I first learned about gratitude as a potential response to life in Alanon, back in the day. When my recovering alcoholic husband announced that he wanted a divorce and I discovered that he was involved with a woman he met in AA, I ran to my Alanon sponsor for support with my swirling anxious thoughts. My sponsor challenged me to resist the temptation of falling into the enormous chasm of fear triggered by the thought of a divorce in 18 months.
She encouraged me to stay present in every moment and to maintain a daily gratitude practice of acknowledging the goodness of life even as the world around and within me seemed to be falling apart. She promised me that if I stayed awake and present, I would be ready for that far-off day when the “no-fault” divorce would be finalized.
By the time he and I met at the courthouse 18 months later, I was studying at Princeton Theological Seminary and in love with my new life of study, exploration, and writing. As we embraced after the divorce proceedings, I offered him a gratitude blessing, “I’m grateful for the gift you gave me. Yes, my world crashed when you left, but it needed to crash. The life I live today is more authentic and joyful. Peace be with you.”
I have continued an almost-daily gratitude practice for decades and in the process have explored the important role gratitude plays in our physical and emotional well-being and in our healthy adjustment to life’s twists and turns. I have come to believe that gratitude, as a response to life, is a cost-effective way to manage anxiety and increase body, mind, and spirit wellness.
Gratitude and Well-Being
The positive emotion of gratitude is one of the most effective interventions to shift the content of our thoughts because it changes our brain chemistry. The brain is a single processor, which means it can only process one thing at a time. When you focus on the things you appreciate in your life, there’s no space in the brain for anger, complaint, or worry. In this way, gratitude contributes to our well-being.
According to Dr. Robert Emmons and Dr. Michael McCullough, who edited the first scholarly volume devoted to a fundamental human quality of gratitude, there are many emotions and personality traits important to well-being, but gratitude is uniquely important. They focused on gratitude as an emotion. In their scientific experiments, individuals were asked to keep track of their experiences of gratitude.
Emmons and McCullough found that when individuals kept track of their experiences of gratitude, they experienced more gratitude and more of the positive changes associated with it. Grateful people experience these qualities of well-being:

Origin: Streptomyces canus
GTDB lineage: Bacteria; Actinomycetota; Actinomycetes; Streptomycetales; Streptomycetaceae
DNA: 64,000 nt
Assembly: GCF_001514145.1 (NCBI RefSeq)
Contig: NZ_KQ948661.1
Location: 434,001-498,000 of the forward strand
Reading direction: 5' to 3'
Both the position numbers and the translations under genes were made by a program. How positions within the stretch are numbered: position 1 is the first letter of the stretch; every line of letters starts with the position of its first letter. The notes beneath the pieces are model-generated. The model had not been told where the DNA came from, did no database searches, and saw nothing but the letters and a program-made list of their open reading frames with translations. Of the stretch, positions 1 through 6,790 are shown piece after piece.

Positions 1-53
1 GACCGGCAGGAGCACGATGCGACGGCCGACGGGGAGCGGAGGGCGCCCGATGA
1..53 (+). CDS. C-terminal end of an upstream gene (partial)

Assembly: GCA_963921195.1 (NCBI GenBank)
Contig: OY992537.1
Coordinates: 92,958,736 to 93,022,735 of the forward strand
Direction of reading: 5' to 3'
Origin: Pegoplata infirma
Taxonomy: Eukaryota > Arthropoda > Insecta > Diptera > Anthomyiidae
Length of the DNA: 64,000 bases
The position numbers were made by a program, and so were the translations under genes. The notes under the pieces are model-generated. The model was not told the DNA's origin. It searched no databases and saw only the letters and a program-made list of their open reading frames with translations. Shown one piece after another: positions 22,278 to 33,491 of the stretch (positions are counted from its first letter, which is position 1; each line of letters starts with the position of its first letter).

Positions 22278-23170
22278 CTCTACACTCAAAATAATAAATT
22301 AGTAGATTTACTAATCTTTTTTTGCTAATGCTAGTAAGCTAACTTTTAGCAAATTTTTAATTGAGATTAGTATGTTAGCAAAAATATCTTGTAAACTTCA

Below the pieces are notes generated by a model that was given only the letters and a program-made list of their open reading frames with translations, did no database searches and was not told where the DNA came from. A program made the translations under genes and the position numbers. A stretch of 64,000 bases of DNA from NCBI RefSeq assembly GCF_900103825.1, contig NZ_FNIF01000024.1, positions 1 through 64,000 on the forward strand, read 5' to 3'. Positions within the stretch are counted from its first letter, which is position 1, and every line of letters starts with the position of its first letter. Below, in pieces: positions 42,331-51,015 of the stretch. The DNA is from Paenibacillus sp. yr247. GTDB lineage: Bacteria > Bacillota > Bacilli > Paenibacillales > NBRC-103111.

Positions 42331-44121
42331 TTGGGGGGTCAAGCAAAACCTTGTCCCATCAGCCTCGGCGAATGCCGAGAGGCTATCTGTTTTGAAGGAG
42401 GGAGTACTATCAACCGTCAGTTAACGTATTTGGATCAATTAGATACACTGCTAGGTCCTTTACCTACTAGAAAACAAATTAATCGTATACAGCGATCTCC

The practice of shifting our thoughts from criticism and complaint to gratitude strengthens our neural pathways to look for what’s good in our lives, which then makes it easier for our brains to find things to appreciate. Strengthen your gratitude “muscle” by using it. Add a daily acknowledgement of your “gratitudes” to your mindfulness practice. I love to walk so I incorporate gratitude into my hikes and walking meditations. With each step I acknowledge a gratitude: my friends/the sunrise/the library/my new project/swiss chard from the farm. My entire walk is deeply nourishing. Be inspired by these gratitude quotations:
“Keeping your body healthy is an expression of gratitude to the whole cosmos— the trees, the clouds, everything.” Thich Nhat Hanh
“Our bodies, apart from their brilliant role as drawing exercises, are the temples of our being. Like the bodies of all fauna, they deserve both our study and our appreciation.” Robert Genn
“Take a moment to pause, especially before you eat and thank all the people who made your meal possible, from those that grew the food, to those who harvested it, sold it, and prepared it for you. Expand your gratitude practice to share with others all you are grateful for!” Kelley Grimes
“Your body feels everything you think and say. All your pain and joy, experience and knowledge, forgotten secrets and deepest truths, get recorded in the cellular library of your flesh. That’s why I suggest taking time to appreciate your body. Feed it with good thoughts, words and intentions.” Steve Gold
“Gratitude is so close to the bone of life, pure and true, that it instantly stops the rational mind, and all its planning and plotting. That kind of let go is fiercely threatening. I mean, where might such gratitude end?” Regina Sara Ryan
“Life is swift and precious while in our grasp. Loving yourself is such a small act of appreciation for the everlasting Love that has breathed you into being and on whose wings you will be carried when it's time to leave this life.” Paula Reeves
“Focusing on this very moment is a powerful practice. Being grateful for what’s happening now can be uplifting even if the moment before we felt down. A feedback loop can then emerge where the more thankful we become, the more connected we feel to ourselves, one another, and the planet.” Susan Greenland
“Gratitude unlocks the fullness of life. It turns what we have into enough, and more. It turns problems into gifts, failures into success, the unexpected into perfect timing, and mistakes into important events. Gratitude makes sense of our past, brings peace for today, and creates a vision for tomorrow.” Melodie Beattie
“Embrace your ordinary life, whatever its wrapping, for in the embrace you will hear the whisper of Gratitude. Listen for her in the ordinary activities of your day, the ordinary encounters with loved ones, and the ordinary challenges that greet you each morning. She speaks from the depths of you, in the voice of your ordinary life.” Patricia Lynn Reilly